March 16 2018
A good property manager has to master two important skills. First, they need to understand administration tasks like sorting and processing rent checks, paying bills, and keeping track of lease agreements and renewal dates. Second, they need to understand customer service and how to attract enough people to fill every unit.
You can learn about real estate and business management at a university, and there are plenty of service jobs that can give you firsthand experience at dealing with customers. But if you want to advance quickly through the ranks in your property management career, there’s one career path that can bring you to your goal quickly.
Low-level positions in property management involve more interactions with customers and fewer administration tasks, and so your best bet for starting a property management career is to begin with an entry-level job as a salesperson. The job doesn’t have to be very prestigious, but it should be the kind of position that lets you help customers find what they’re looking for and encourage them to buy the store’s products.
Once you have some experience with sales, you can get your foot in the door as a leasing agent. Lease agents often work as the face of the company, presenting the lease agreements to applicants, showing them around empty units, and directing residents’ complaints and questions to the correct departments. Endless patience and an upbeat attitude are essential for this job, and they’ll serve you well as you advance up the food chain.
In the assistant manager position, you’ll need to know more about the administration tasks of property management and how to manage the staff of a residential property. This is a good time to learn more about the properties divisions like maintenance and food preparation: while the skills aren’t essential for advancement, picking up the basics will help you understand what the employees do with their days and how much time and effort go into each of their tasks. This helps you give your employees the time they need to do their jobs and it means you can help out in a pinch.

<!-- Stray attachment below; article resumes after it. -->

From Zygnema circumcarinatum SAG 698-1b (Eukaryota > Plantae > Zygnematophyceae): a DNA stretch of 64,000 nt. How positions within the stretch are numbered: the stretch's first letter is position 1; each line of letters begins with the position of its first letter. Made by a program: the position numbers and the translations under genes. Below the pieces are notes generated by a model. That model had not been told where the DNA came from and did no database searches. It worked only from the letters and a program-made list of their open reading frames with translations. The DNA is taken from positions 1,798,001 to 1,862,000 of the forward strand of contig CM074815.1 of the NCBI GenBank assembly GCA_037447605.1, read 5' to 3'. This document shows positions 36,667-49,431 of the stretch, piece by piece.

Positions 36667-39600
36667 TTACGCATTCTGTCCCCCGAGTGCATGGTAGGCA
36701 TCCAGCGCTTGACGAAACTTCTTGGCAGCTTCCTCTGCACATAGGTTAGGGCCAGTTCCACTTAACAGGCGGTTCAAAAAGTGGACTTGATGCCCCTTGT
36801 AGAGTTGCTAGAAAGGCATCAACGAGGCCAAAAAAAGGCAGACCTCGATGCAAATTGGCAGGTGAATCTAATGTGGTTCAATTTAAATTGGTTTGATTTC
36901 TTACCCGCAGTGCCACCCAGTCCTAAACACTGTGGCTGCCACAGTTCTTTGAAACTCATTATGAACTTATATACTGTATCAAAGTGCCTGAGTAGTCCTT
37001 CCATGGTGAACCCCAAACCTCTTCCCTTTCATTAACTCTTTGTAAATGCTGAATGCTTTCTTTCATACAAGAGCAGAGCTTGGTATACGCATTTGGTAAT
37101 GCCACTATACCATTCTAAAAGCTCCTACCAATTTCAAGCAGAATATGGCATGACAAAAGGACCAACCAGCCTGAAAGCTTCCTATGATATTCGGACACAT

Once you become a full property manager, all the responsibility for keeping a property in good shape and full of tenants falls on you. At this point you need to develop an eye for talent, which is another reason to become familiar with all the job types that work under you. And while you might not deal with many tenants directly, being a people person still helps since you need to motivate your staff.
Becoming a manager could be the end point of your property management career, but there are still ways to move on to bigger and better things. You could take on additional properties owned by the parent company you work for, you could aim for a high-level job within that parent company, or you could invest in a rental property and go into business for yourself.